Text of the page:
‘These numbers are alarming:’ Doctors express concern about Colorectal Cancer deaths in La., urge early detection
BATON ROUGE, La. (WAFB) - Cancer certainly does not discriminate or care what your political beliefs are.
Doctors and advocates stood on the steps of the State Capitol on Wednesday, March 29, to get attention to the alarming stats when it comes to Colorectal Cancer here in Louisiana.
870 flags were placed on the front lawn of the State Capitol, to represent the number of people who are projected to lose their life this year across Louisiana from the disease.
“The lighter shade blue flags represent the number of additional projected deaths that Louisiana will experience over the national average. These numbers are alarming. 870 is almost 3 a day,” said Dr. John Lyons, a surgical oncologist at FMOLHS.
The numbers can be scary, but doctors tried to spread a message of hope for the disease, with new developments and guidance now in place.
“But my number 1 message will always be early detection,” said Dr. Donna Williams, with the Taking Aim at Cancer in Louisiana organization.
Many folks like Michael Herpin shared their stories of survival.
He was just 24 when he was diagnosed with stage 3 rectal cancer.
“Went through chemo, radiation and a couple surgeries, and now I’m in remission,” said Michael Herpin, a cancer survivor.
No matter your age, Herpin doesn’t want you to ignore the symptoms or screenings before it’s too late.
“Advocate for yourself, watch out for yourself, and know your own body and what normal feels like,” said Herpin.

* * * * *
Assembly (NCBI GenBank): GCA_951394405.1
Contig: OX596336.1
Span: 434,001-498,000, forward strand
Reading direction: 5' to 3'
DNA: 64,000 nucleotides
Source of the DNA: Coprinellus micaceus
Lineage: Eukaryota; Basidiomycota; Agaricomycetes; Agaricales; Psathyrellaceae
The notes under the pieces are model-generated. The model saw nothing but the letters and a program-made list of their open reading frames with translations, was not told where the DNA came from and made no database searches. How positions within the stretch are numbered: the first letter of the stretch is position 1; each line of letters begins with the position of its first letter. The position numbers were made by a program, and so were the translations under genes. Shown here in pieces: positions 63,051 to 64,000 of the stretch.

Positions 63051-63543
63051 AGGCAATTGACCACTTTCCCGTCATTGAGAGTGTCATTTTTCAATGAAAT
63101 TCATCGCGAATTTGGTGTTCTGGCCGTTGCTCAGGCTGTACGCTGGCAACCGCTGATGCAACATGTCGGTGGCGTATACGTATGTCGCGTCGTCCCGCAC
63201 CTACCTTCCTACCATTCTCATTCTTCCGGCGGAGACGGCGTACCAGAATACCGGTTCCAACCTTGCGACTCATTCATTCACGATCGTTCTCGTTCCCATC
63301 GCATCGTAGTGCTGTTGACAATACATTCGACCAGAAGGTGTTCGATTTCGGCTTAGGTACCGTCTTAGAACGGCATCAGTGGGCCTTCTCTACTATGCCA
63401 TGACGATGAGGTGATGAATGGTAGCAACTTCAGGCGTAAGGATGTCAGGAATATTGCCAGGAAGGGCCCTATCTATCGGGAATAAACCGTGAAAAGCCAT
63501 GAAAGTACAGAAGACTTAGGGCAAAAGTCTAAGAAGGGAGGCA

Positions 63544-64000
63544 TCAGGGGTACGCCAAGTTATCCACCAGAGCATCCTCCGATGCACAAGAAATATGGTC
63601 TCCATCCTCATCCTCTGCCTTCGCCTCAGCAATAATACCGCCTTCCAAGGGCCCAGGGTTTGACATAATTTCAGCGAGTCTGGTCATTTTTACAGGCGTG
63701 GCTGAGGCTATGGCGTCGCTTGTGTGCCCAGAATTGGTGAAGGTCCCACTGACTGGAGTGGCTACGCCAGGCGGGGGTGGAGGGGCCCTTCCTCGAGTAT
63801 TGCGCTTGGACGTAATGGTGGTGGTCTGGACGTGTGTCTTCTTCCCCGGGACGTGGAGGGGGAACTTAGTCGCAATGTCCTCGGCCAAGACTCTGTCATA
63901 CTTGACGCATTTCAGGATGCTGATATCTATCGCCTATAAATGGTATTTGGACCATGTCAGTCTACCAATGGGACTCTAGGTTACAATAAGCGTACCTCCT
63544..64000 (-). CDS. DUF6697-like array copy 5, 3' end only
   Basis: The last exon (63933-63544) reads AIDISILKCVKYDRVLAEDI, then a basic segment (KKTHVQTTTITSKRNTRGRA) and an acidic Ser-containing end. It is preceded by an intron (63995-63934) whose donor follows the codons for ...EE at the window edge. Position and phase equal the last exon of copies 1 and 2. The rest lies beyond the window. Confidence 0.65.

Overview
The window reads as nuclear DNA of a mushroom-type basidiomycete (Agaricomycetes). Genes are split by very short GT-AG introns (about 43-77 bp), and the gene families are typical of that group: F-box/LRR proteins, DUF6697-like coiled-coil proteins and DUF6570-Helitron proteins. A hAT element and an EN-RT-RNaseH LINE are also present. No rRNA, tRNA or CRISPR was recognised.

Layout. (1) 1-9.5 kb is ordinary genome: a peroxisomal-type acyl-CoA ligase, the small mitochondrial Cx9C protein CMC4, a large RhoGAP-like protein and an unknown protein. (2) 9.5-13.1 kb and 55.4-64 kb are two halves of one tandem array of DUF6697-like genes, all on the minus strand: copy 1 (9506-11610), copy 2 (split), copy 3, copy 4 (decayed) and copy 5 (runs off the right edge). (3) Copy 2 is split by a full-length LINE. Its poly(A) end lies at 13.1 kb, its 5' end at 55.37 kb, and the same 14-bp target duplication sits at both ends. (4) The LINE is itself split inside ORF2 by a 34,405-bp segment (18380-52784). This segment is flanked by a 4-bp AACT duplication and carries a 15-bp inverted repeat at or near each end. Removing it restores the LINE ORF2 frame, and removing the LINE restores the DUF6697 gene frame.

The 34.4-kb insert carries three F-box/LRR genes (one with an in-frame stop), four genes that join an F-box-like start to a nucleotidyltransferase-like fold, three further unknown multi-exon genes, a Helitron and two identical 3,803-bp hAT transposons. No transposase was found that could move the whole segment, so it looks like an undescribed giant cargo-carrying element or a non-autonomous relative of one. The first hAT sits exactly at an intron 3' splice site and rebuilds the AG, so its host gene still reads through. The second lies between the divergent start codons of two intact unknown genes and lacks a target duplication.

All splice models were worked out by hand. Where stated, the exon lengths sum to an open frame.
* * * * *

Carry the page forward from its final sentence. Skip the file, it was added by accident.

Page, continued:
Louisiana ranks fifth in the nation when it comes to colorectal cancer deaths, and that’s why people are urging people of all races and backgrounds to get detected early.
The American Cancer Society guidelines have changed, because people are getting colorectal cancer at an earlier age.
So, Louisiana health officials changed their guidelines as well, lowering the screening age to 45, and now more at-home screening options are covered by Medicaid and most private insurance companies.
“Whether it’s colorectal screening through colonoscopy, or one of our stool-based tests, there’s a mechanism for them to get access, and we want them to take that,” said Dr. Shantel Hebert-Magee, Chief Medical Officer for Medicaid with LDH.
These doctors want people to get screened, and not just when their symptoms arise.
“The same way you buy those season tickets to the (New Orleans) Saints game, you should also ensure that you go and see your doctor. And also make sure that you’re taking advantage of preventative measures such as screening for colorectal cancer,” said Dr. Hebert-Magee.
Colorectal is actually the second leading cause of cancer death in the United States.
One doctor at the event said risk factors include overweight, older age, physical inactivity, diet high in red meat and processed foods, smoking, alcohol use, African American race, family hisotry of Colon Cancer or inherited generic syndromes.
According to the CDC , some symptoms may include:
- A change in bowel habits.
- Blood in or on your stool (bowel movement).
- Diarrhea, constipation, or feeling that the bowel does not empty all the way.
- Abdominal pain, aches, or cramps that don’t go away.
- Weight loss and you don’t know why.
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